Friday, October 28, 2011

Opposition to the Kansas Income Tax

There is an old Saturday Night Live mock commercial I have been thinking about lately. The commercial was for "First Interstate Change Bank" as I recall, and it featured employees and customers extolling the virtues of the bank who's sole function was to make change. If you need four quarters and you had a dollar bill, they can do that. If you need a crisp new twenty to give a grandchild as a birthday present and only have a couple of wrinkled tens, they can do that. The commercial featured Phil Hartman explaining the bank's business philosophy. "People ask me how we make money doing this and I tell them 'Volume'".

This week a new Kansas political group called Kansas For No Income Tax (headed by a former Kansas Republican party executive director, Ashley McMillan) was created to oppose the Kansas Income Tax. This seems in line with the push nationally to radically change the taxing mechanisms in this country (e.g. Herman Cain's 9-9-9 plan; Rick Perry's support for a flat tax, etc.). Of course if you eliminate the income tax you have to find a way to replace the income it generated because the need for government services will not disappear. This mostly likely means a switch to a sales tax based system. But that is not what the news report said when announcing the new group. Rather, the report stated the loss in income could be made up for by economic growth and closing loopholes.

Phil Hartman would explain this new tax strategy as "volume". But, no matter how many loopholes you close, no matter how much the tax base grows, you cannot bring in any income tax revenue if you have zero income tax. Zero times any amount is still zero. There is an argument to be made that a flat tax with no loopholes could replace the revenue of the current progressive tax system. That argument may or may not be persuasive but at least it is a valid argument. Conversely the idea that you can close loopholes and gain revenue after you eliminate the income tax is incredibly misleading, false, wrong, stupid you name it. Once the tax rate is set to zero there are no loopholes because there is no tax. End of discussion.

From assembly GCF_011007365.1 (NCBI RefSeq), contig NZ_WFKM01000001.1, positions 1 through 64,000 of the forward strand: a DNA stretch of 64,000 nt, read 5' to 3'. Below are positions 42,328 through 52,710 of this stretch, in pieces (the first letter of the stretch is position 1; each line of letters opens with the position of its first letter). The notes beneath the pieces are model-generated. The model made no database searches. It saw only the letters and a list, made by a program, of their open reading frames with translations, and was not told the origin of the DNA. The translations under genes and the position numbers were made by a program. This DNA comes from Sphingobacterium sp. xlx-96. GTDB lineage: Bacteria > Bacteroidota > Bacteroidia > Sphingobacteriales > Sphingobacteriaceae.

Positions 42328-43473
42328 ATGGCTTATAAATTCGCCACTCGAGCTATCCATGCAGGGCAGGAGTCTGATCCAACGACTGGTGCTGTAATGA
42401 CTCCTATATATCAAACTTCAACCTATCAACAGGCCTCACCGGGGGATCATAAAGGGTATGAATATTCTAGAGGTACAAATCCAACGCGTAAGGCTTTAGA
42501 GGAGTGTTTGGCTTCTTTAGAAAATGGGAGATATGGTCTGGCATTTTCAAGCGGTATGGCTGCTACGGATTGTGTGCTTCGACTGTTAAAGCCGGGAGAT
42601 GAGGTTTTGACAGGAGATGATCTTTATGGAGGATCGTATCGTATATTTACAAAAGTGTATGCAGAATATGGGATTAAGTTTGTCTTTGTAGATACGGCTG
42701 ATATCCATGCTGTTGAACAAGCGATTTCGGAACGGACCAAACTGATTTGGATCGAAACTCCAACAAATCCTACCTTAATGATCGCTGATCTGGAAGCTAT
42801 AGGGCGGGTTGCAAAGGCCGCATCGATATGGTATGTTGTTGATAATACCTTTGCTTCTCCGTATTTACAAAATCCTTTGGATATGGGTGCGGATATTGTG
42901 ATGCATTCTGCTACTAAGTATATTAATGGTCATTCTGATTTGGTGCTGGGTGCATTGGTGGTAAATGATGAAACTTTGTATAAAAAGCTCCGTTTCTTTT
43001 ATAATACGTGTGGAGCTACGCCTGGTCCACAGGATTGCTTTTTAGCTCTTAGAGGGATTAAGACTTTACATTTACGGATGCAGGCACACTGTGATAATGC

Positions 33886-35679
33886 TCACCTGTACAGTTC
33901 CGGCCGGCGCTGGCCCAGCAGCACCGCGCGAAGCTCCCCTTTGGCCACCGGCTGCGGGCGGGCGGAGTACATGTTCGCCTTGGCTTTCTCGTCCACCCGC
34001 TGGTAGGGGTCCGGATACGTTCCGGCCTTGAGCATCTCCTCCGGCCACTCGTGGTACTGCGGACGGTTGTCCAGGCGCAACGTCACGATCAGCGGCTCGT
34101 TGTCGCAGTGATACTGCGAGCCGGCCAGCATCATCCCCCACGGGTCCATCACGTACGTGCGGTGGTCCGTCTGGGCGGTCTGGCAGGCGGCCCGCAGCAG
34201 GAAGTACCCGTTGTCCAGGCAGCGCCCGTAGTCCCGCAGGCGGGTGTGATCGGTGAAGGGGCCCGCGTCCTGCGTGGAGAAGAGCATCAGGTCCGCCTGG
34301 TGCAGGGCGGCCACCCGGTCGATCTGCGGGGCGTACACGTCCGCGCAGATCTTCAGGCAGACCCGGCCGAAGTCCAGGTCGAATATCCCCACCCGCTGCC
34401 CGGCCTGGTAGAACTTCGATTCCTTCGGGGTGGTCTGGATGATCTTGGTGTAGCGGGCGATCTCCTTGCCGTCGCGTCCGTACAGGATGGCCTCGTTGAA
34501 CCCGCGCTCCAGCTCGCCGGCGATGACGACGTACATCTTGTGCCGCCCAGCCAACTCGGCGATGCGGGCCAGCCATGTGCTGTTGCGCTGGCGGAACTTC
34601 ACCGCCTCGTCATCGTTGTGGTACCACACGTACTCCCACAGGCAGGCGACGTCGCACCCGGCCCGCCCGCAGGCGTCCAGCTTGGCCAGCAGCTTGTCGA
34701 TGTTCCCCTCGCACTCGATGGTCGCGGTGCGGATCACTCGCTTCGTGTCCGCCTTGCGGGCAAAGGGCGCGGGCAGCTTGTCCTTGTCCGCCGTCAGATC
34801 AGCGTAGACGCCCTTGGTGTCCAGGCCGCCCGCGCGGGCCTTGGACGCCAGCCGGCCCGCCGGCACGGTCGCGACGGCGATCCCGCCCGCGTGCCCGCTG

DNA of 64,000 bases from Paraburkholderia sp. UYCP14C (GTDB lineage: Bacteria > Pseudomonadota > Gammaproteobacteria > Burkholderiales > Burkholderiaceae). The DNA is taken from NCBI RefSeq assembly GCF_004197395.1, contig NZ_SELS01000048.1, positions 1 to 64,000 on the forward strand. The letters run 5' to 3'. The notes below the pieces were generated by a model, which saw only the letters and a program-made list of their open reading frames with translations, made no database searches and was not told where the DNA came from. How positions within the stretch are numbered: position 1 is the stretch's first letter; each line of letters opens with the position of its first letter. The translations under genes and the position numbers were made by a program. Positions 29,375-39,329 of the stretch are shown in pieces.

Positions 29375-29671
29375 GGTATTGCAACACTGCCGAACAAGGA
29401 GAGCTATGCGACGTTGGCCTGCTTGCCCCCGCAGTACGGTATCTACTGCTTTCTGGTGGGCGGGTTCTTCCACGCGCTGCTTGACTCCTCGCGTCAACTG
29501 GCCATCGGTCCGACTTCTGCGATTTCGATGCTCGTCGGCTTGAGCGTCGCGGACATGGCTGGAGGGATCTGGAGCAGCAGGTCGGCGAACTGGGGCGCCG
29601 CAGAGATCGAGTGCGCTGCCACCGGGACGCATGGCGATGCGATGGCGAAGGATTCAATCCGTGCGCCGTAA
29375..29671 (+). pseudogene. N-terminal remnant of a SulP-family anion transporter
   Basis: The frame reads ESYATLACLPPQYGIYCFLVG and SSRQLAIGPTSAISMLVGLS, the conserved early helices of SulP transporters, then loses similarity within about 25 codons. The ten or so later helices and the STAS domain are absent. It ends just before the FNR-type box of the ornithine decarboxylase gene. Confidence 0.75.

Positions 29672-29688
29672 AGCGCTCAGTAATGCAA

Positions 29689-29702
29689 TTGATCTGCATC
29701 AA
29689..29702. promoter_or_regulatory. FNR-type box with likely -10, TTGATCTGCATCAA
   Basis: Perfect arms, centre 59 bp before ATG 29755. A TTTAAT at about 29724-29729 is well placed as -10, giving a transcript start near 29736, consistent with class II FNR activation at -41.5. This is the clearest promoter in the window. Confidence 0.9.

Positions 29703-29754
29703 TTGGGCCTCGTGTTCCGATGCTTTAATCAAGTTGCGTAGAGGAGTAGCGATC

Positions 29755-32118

I also have grave concerns about the idea that cutting income taxes will produce jobs. First, wages are deductible for businesses presently. I fail to understand how lower tax rates on businesses will spur job growth - if the tax rate is such a concern the business could hire more employees and increase its deductions. I suspect it is not the tax rate that is keeping hiring down. Second, when you really study why businesses start up or expand you discover taxes are a very minor consideration. Does anyone remember the big push for enterprise zones in the late 1980s and early 1990s? It was the same idea - if you cut or eliminate taxes in impoverished areas you will release a latent entrepreneurial spirit which will produce business and jobs and lift the area out of poverty. Only they didn't work. The hurdles to business are very high.  Taxes are way down on the list and cutting or eliminating those taxes had basically zero effect on business growth. Making capital more available at a lower cost, perhaps by expanding the Small Business Administration, would have a much greater impact.

I hope to discuss the pros and cons a sales tax or property tax based system as these proposals move forward. For now I just wanted to make the seemingly obvious point that closing income tax loopholes will not make up for revenue lost if you completely eliminate the income tax. I just wish that point had not been lost on the new advocacy group focused on influencing Kansas's tax policy going forward.

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